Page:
Religion

How the Peace Pope Almost Put an End to the First World War

Benedict's new world order.

Pope Benedictus XV Library of Congress Public Domain

Library of Congress/Public Domain

A hundred years ago, millions of European Christians greeted the arrival of war with a degree of acceptance, even rejoicing, that in hindsight seems hard to credit.

For Germans especially, this was a moment of Transfiguration, a New Pentecost. Other countries saw a fulfillment of prophecy, an apocalyptic sign. Among all the world’s churches, it is difficult to find leaders who spoke out as we would have wished a Christian statesman to have done in those appalling circumstances. With some relief, though, we can turn to one man who actually did speak as a prophet, and who moreover offered a genuinely realistic vision for peace.

Under Pope Benedict XV (1854-1922), the Vatican became a center for effective Christian peace activism. Benedict took office on September 3, 1914, a nightmare moment in European history. (The death of his predecessor, Pius X, had been accelerated by the strains and fears driven by the onset of war). German armies were advancing on Paris, and the titanic Battle of the Marne was only days away. Already the end of the year, two million soldiers would lie dead, overwhelmingly Christians killed by other Christians.
 
What would we expect a pope to do in these circumstances? The first thing, of course, was to lament the carnage, and plead for an end to violence, and this Benedict did repeatedly. Within a week of his accession, he condemned “the appalling spectacle of this war that has filled the heart with horror and bitterness, observing all parts of Europe, devastated by fire and steel, reddened with the blood of Christians.” War was “the bane of God’s wrath.”
 
In November 1914, he protested, “There is no limit to the measure of ruin and of slaughter; day by day the earth is drenched with newly-shed blood, and is covered with the bodies of the wounded and of the slain. Who would imagine, as we see them thus filled with hatred of one another, that they are all of one common stock, all of the same nature, all members of the same human society? Who would recognize brothers, whose Father is in Heaven?”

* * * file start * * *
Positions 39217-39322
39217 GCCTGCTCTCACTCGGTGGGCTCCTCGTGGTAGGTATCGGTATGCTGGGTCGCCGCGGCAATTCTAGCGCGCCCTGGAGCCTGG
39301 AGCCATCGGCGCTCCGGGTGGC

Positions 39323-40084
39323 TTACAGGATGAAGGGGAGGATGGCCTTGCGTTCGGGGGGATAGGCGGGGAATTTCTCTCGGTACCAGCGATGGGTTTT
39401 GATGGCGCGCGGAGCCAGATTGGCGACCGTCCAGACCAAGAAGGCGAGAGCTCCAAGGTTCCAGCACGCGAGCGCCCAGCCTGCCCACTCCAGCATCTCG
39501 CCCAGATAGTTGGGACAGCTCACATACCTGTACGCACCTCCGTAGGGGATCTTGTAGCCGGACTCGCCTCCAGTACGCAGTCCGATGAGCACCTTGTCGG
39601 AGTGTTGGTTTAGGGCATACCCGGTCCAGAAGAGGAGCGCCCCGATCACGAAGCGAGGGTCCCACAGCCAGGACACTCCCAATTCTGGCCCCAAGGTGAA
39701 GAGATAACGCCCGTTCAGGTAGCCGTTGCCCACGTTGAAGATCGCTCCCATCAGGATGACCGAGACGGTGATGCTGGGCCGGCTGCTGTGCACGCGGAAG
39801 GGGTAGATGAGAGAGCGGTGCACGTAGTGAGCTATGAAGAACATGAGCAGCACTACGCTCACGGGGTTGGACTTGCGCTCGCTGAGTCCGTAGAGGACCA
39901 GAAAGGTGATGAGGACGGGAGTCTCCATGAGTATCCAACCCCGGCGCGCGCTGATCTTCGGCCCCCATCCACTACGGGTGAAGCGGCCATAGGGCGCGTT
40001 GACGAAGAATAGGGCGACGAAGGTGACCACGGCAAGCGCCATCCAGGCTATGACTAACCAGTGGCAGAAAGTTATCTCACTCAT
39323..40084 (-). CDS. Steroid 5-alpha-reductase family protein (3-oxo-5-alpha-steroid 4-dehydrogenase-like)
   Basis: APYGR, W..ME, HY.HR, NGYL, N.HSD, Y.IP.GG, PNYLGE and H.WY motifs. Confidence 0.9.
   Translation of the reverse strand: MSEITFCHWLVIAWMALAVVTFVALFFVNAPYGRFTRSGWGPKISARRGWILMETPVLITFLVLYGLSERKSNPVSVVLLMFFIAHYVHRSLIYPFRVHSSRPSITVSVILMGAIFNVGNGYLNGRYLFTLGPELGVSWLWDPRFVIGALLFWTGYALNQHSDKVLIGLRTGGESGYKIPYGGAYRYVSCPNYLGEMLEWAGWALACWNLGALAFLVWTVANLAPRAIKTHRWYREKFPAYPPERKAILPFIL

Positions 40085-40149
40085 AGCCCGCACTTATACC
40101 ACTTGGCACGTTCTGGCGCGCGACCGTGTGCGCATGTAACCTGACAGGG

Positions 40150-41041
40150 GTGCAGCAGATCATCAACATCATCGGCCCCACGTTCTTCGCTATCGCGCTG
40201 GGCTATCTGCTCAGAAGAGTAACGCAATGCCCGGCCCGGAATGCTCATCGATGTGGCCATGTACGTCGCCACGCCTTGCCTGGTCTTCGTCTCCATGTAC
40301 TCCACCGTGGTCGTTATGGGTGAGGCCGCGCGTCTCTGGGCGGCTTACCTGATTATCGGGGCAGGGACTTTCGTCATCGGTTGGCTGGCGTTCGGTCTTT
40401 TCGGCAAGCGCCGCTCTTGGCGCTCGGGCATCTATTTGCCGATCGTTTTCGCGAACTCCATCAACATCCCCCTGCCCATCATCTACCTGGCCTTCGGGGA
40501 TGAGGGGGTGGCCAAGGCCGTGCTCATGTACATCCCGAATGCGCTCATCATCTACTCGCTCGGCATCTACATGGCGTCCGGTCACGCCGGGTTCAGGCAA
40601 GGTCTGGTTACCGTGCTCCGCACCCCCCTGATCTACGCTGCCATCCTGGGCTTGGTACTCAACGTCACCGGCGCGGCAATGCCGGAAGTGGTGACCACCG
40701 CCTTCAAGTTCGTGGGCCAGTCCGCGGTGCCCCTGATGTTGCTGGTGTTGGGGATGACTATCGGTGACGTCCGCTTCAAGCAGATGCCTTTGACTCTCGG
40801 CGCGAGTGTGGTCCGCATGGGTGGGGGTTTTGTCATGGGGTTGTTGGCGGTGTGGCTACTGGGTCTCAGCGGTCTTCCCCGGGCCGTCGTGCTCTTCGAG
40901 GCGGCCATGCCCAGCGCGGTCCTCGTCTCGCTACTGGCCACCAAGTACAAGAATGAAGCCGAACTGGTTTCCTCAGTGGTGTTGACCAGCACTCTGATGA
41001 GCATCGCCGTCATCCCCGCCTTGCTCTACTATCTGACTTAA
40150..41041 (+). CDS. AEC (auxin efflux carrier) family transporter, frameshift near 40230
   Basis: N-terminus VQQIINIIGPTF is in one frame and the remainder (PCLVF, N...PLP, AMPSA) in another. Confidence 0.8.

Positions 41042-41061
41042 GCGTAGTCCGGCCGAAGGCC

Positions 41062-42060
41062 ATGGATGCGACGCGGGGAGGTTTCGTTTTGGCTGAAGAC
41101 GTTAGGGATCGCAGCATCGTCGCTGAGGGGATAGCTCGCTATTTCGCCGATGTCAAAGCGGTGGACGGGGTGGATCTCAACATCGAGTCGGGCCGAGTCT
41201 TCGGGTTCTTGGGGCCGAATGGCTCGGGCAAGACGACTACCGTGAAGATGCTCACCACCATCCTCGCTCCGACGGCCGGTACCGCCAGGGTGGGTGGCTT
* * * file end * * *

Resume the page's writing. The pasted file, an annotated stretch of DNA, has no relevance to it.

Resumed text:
In 1916, he famously lamented “the suicide of civilized Europe.”
 
Benedict also offered strictly practical plans for limiting the conflict. In 1914, he urged at least a temporary Christmas ceasefire so the cannon should not be booming on the night that angels sang. But his greatest contribution came in August 1917, at a time when all the combatant powers were facing exhaustion and demoralization — a time of hunger, and deep unrest across the continent. At that catastrophic moment, he offered a peace proposal that, when we consider how events actually played out, sounds like a near-utopian alternative.
 
Claiming to speak from a position of total impartiality, Benedict called for a peace without victors or losers. Rival states would cease fighting and restore all the territories they had conquered, leaving disputed claims to arbitration. Most basically, though,
 

the fundamental point should be that for the material force of arms should be substituted the moral force of law; hence a just agreement by all for the simultaneous and reciprocal reduction of armaments, according to rules and guarantees to be established to the degree necessary and sufficient for the maintenance of public order in each State; then, instead of armies, the institution of arbitration, with its lofty peacemaking function, according to the standards to be agreed upon and with sanctions to be decided against the State which might refuse to submit international questions to arbitration or to accept its decisions.

 
Once disarmed, European nations would use the money saved for social reconstruction.